Bunnings Attempt To Crack Into The UK Ain’t Going So Well, Posts $89M Loss

It might be hard to believe, but the very Aussie hardware store Bunnings is not doing so well with the Pommies.

During their annual analyst briefing, Wesfarmers, who owns the Bunnings brand along with other mainstays such as Coles and Officeworks, noted that the United Kingdom and Ireland branches of the famed Green-And-Red Behemoths drew a net loss of $89 million over their first full financial year of trading.

And it seems the problem may not be a British aversion to their signature snags. According to economists, the major issue is that the entire retail market within the UK focuses more on one-off specials, as opposed to Bunnings tried-and-true credo of “everyday low prices”.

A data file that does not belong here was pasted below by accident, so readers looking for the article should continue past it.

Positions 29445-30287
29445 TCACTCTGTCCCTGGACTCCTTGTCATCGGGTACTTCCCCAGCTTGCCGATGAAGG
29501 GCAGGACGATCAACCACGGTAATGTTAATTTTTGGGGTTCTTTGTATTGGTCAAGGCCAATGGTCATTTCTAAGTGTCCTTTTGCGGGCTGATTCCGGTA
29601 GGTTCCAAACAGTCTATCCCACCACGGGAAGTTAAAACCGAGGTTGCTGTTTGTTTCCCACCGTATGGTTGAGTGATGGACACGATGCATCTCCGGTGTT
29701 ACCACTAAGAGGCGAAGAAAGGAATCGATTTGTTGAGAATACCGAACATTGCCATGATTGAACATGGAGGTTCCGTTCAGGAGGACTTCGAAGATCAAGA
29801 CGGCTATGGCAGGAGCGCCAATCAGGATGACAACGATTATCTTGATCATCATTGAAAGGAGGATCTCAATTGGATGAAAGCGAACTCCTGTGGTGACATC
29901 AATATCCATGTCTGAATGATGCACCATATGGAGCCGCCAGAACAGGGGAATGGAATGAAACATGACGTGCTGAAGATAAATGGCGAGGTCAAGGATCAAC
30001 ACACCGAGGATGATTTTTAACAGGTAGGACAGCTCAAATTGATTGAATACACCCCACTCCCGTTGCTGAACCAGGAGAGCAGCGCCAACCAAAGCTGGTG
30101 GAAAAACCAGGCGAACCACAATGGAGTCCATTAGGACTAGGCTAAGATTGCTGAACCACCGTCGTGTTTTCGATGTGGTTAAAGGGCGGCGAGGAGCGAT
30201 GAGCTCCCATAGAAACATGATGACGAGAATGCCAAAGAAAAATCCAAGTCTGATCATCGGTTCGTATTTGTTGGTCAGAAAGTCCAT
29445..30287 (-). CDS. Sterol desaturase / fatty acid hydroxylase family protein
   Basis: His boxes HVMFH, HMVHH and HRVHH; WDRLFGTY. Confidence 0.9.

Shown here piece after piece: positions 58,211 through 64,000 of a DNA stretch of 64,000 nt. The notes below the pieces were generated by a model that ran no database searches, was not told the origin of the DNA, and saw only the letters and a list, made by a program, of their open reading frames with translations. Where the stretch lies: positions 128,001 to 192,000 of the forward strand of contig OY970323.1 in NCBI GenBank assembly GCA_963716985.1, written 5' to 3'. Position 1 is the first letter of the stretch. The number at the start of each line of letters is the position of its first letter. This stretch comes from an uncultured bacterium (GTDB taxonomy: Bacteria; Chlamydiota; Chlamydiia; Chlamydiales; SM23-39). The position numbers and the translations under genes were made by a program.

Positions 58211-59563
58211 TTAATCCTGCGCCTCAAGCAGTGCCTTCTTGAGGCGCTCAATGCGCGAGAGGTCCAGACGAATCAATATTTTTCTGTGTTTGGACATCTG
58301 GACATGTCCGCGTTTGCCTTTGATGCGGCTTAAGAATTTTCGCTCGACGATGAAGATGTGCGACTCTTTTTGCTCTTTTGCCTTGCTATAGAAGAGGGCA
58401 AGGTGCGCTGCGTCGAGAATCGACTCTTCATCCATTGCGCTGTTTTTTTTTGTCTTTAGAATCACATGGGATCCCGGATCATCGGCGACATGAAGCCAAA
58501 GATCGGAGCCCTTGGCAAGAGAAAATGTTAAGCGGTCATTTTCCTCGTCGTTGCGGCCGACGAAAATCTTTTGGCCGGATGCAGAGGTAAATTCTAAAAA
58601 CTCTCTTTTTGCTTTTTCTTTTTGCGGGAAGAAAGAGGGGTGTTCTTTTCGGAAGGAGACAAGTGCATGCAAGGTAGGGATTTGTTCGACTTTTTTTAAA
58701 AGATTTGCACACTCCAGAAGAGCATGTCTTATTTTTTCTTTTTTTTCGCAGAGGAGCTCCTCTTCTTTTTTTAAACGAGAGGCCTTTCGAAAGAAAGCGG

Speaking during the briefing, Merrill Lynch analyst David Errington said that Brits prefer promotions over price guarantees.

You’re going to try to convert the market to non-promotional, that is a real worry. What’s the risk they turn into a real disaster? You guys were pretty aggressive saying [Bunnings UK and Ireland] wasn’t going to lose money. Where is this business going to go?

However, Wesfarmers noted that the real issue may have to do with the nature of how they entered the market. See, Bunnings didn’t just suddenly set up shop; they bought out British homewares company Homebase and rebranded them as all-purpose DIY stores. This meant changing how hundreds of stores operate, as well as setting up a few pilot warehouse locations that are closer in look and feel to their Australian counterparts.

As such, Bunnings managing director Michael Schneider said that it’s “going to be a long slog” for “customers to understand what the stores are there for”. They also noted that customer reactions to the stores have been “mostly positive”. They still hope that the stores will become profitable in the next few years.

But really, it still doesn’t feel right. Not one bit.

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